PO174 and PO171 codes, 2000 Mercury Sable

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On Sun, 4 Jan 2015 12:44:12 -0800, "Jeff Strickland"


It's not the octane rating, or the fact that it is premium gas - He needs to try ethanol free gasoline - and Shell Premium has no ethanol - which is why I recommended it for troubleshooting purposes If the car is not designed for E10, or worse yet E15 fuel, the engine will run lean with the adulterated fuel

He is better off to just buy a simple code scanner for his purposes. Same price and no downloading, and no compatability problems if he doesn't have the right kind of phone.

me as being that technically inclined (no offence intended)
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Sam Seagate wrote:

Exactly. So take it to someone who knows what they are doing. A cracked/damaged vacuum hose is highly probable on something that old but so is a leaking intake manifold gasket. The first step is to monitor, verify, and manipulate O2 sensor operation using graphing mode on the scan tool. If the lean condition is only at idle, a vacuum leak is most likely. If the lean code is at cruise, then fuel supply/delivery is suspect.
and it's not an OH it's a 0. P0171, etc. GW
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Those codes mean that the car is detecting a LEAN condition, there is more air than fuel.
When the system works right, air enters and goes past the MAF (Mass Air Flow) sensor. Some manufacturers use a different device that does essentially the same thing in another way, so do not get bogged down on the exact name of the device. The idea is that the MAF measures the quality of the air -- density and temp -- to help the computer set the fuel delivery so that a ratio of 14.7:1 is attained. This ratio is not critical for the engine, but the CATs need the ratio so that the exhaust molecules are divided evenly to convert the crap in the exhaut into basically air, water, and carbon dioxide.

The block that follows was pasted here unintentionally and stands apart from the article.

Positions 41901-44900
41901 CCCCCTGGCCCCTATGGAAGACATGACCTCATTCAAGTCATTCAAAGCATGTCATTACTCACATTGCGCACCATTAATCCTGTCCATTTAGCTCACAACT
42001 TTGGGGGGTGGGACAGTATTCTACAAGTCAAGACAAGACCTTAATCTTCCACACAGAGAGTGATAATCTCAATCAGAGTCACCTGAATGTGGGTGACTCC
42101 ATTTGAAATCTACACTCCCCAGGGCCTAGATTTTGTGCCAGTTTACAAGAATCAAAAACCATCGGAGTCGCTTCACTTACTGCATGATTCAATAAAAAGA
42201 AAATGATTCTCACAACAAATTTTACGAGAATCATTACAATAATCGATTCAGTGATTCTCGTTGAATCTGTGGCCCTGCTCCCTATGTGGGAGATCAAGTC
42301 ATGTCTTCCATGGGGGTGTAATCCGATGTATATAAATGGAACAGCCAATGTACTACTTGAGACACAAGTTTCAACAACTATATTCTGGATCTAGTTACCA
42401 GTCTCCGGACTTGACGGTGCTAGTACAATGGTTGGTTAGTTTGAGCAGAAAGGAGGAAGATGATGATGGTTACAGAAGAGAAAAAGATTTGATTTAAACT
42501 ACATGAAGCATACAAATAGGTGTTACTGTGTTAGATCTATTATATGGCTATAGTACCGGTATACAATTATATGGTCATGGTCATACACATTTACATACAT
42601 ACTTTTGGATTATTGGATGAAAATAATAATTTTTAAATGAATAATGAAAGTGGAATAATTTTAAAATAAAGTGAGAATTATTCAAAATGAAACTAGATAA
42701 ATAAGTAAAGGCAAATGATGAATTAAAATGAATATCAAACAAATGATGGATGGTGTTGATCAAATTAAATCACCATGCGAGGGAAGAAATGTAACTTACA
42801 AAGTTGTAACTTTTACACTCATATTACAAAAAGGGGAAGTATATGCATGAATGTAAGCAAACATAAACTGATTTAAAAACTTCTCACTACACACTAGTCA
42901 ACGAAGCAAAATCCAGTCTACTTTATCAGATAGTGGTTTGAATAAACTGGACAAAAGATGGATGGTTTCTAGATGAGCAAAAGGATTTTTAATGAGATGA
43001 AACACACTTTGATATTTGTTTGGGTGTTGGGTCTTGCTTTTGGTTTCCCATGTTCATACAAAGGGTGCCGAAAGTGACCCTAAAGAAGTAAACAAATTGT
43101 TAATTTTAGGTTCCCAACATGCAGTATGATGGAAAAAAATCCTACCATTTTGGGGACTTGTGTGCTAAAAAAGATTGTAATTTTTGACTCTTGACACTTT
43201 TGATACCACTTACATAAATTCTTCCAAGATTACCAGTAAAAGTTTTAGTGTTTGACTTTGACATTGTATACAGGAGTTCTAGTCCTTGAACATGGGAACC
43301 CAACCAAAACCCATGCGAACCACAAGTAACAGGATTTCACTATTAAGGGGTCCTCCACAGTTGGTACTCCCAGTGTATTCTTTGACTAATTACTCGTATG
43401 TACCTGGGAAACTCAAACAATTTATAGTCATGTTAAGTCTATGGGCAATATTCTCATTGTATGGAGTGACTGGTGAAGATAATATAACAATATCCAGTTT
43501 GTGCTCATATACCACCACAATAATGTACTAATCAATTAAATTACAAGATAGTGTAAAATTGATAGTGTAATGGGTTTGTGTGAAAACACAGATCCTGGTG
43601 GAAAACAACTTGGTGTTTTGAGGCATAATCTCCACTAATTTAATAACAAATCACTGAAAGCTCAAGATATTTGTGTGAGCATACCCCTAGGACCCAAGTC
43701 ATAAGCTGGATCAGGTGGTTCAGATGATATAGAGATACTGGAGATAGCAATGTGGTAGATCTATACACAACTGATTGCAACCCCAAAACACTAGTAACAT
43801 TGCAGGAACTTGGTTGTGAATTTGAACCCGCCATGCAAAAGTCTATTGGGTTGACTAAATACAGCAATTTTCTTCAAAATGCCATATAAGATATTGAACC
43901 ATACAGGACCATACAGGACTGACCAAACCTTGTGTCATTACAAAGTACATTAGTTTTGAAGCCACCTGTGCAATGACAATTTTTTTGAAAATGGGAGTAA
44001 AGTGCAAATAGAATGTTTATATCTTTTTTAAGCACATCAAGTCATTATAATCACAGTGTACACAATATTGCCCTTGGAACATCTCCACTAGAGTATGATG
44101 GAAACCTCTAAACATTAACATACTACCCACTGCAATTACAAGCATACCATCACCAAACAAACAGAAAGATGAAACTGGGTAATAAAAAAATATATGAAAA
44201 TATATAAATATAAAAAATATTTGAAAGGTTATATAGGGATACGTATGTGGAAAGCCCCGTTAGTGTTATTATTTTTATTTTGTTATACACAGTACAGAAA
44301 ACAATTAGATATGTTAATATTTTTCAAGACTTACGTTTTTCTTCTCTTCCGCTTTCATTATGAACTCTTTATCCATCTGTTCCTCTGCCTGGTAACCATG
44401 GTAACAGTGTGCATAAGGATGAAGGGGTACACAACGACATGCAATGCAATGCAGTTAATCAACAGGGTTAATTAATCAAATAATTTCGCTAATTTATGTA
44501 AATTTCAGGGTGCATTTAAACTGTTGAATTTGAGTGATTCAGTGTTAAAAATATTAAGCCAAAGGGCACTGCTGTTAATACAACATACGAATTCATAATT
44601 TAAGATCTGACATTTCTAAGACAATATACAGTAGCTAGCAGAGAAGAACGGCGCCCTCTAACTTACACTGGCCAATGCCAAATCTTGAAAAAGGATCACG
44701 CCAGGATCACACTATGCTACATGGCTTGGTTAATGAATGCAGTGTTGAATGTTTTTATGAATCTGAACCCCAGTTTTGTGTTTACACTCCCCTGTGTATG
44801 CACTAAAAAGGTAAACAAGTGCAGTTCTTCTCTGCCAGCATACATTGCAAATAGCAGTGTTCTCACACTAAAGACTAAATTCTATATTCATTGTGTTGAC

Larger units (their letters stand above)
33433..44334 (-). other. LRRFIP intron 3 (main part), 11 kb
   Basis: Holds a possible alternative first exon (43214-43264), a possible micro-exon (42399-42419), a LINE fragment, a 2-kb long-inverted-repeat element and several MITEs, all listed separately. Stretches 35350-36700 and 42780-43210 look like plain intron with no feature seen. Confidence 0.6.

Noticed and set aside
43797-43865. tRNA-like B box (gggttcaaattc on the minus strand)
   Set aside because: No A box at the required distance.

That's the plan.
The error you are seeing says that there is too much air in the contents of the exhaust. Either this is false or there really is too much air. Assuming there is too much air -- by far the most common reality -- then you have a leak somewhere after the MAF, but before the intake manifold. Basically, the MAF is measuing air, then additional air is getting into the intake that has not been measured, and therefore there is insufficient fuel delivered and the result is LEAN.
Since the issue began after some other service, then it is safe to assume that something -- a hose or duct -- broke during the service and air is entering through the hole that results.

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THIS IS WHERE YOU START YOUR DIAGNOSTICS.
Since the code came after service, then be sure the service was competent and correct before you satart looking for parts to replace. The First Rule of Auto Repair states that you should do the simple and cheap stuff first. This includes fixing stuff that was "fixed" a week ago.
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On Sun, 4 Jan 2015 12:48:33 -0800, "Jeff Strickland"

WILL cause the problem - and has been the cause of those codes before (including on my wife's car - same model but 2 years newer)
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On Sun, 4 Jan 2015 12:34:03 -0800, "Jeff Strickland"

You know what ASS U ME means, right?? Make no assumptions. Just as likely something else went wrong unrelated to the oil change. The light was on when he picked it up - car had not been driven since the oil change enough to go closed loop and check the sensors and cats.
I've had too many customers come back and say things like "you just changed my wipers and now the muffler fell off - You must have done something to damage it" or You put new tires on last week, and now the engine is smoking and knocking - what the H%$$ did you do to my car?"
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